Magnificent Sunbird (Aethopyga magnifica) ©WikiC Drawing

Magnificent Sunbird (Aethopyga magnifica) is a species of bird in the sunbird family which feed largely on nectar, although they will also take insects, especially when feeding young. Flight is fast and direct on their short wings. Most species can take nectar by hovering like a hummingbird, but usually perch to feed most of the time. It is endemic to the western Philippines and was once considered a subspecies of the crimson sunbird.


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Birds whose first name starts with “M”

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[Definitions from Webster’s Dictionary of American English (1828), unless noted. Bird info from Wikipedia plus. Both with editing]

“That if thou shalt confess with thy mouth the Lord Jesus, and shalt believe in thine heart that God hath raised him from the dead, thou shalt be saved. For with the heart man believeth unto righteousness; and with the mouth confession is made unto salvation.” (Romans 10:9-10 KJV)

Learning from our Birds – The Leap of Faith – Re-post

My Christian friends I have met through blogging, Aussiebirder, just put out a very interesting and applicable application for faith. Please check out this blog:

The most interesting observation as a scientist that I have made over my years of birding and photographing birds is that of capturing what is termed the leap of faith. This phenomena is usually only observed in small passerines (tree perching birds) and not so much in larger species where much more effort is required to become airborne. The above photo was my first observation, taken of a Lord Howe Island Golden Whistler male leaping off a branch, into the air, quite confidently, with wings closed. My camera had caught something my limited human eye had not.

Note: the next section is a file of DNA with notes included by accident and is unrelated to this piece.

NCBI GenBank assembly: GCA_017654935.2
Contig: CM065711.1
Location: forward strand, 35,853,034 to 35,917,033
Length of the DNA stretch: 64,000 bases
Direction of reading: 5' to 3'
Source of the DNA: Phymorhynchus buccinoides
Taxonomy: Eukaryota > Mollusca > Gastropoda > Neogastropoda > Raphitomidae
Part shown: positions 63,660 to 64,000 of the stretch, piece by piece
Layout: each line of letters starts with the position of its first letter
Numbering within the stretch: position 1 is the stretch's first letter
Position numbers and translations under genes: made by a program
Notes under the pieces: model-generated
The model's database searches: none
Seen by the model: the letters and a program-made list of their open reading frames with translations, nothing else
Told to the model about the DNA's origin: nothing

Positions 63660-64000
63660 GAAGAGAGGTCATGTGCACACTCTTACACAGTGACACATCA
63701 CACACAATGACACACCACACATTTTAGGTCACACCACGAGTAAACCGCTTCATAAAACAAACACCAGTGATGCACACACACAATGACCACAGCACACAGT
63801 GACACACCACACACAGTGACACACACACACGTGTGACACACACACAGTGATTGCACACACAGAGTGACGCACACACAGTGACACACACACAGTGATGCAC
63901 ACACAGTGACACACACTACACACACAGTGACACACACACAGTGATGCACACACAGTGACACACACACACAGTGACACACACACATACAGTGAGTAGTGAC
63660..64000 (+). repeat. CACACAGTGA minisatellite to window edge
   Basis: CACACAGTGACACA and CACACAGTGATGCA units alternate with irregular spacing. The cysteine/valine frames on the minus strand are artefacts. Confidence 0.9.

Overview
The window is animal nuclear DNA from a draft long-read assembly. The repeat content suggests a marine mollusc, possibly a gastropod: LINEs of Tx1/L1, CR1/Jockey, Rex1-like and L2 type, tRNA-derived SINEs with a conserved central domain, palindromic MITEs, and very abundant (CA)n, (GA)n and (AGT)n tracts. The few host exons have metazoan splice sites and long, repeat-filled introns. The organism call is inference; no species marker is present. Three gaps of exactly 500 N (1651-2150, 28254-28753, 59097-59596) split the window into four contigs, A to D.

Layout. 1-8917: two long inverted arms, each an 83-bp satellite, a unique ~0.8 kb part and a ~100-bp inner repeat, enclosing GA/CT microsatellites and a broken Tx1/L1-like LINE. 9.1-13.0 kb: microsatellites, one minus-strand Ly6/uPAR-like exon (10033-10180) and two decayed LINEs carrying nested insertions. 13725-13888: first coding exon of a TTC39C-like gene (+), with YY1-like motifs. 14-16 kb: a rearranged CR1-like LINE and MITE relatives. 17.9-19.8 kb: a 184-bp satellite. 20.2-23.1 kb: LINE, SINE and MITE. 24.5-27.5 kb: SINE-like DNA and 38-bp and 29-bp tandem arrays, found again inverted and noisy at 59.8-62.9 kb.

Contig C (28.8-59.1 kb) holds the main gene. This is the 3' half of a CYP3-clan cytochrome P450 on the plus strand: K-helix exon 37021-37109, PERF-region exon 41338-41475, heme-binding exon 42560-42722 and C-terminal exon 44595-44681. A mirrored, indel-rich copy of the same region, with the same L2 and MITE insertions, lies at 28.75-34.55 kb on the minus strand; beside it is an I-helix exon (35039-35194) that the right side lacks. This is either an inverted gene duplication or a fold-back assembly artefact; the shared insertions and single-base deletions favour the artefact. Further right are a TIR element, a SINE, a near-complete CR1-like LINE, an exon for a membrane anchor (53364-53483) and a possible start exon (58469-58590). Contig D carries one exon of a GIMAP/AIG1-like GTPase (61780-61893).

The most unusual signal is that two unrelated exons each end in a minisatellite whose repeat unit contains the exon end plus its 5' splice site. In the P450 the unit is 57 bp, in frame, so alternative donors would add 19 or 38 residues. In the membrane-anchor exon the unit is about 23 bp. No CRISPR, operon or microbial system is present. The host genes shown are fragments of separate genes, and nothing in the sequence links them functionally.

Avian And Attributes – Lord

Lord Derby’s Parakeet (Psittacula derbiana) ©WikiC

God that made the world and all things therein, seeing that he is Lord of heaven and earth, dwelleth not in temples made with hands;” (Acts 17:24 KJV)


Avian and Attributes – Lord

LORD, n.
1. A master; a person possessing supreme power and authority; a ruler; a governor.
Man over man he made not lord.
But now I was the lord of this fair mansion.
2. A tyrant; an oppressive ruler.
3. A husband.
I oft in bitterness of soul deplores my absent daughter, and my dearer lord.
My lord also being old. Gen 18.
4. A baron; the proprietor of a manor; as the lord of the manor.
5. A nobleman; a title of honor in Great Britain
6. An honorary title bestowed on certain official characters; as lord advocate, lord chamberlain, lord chancellor, lord chief justice, &c.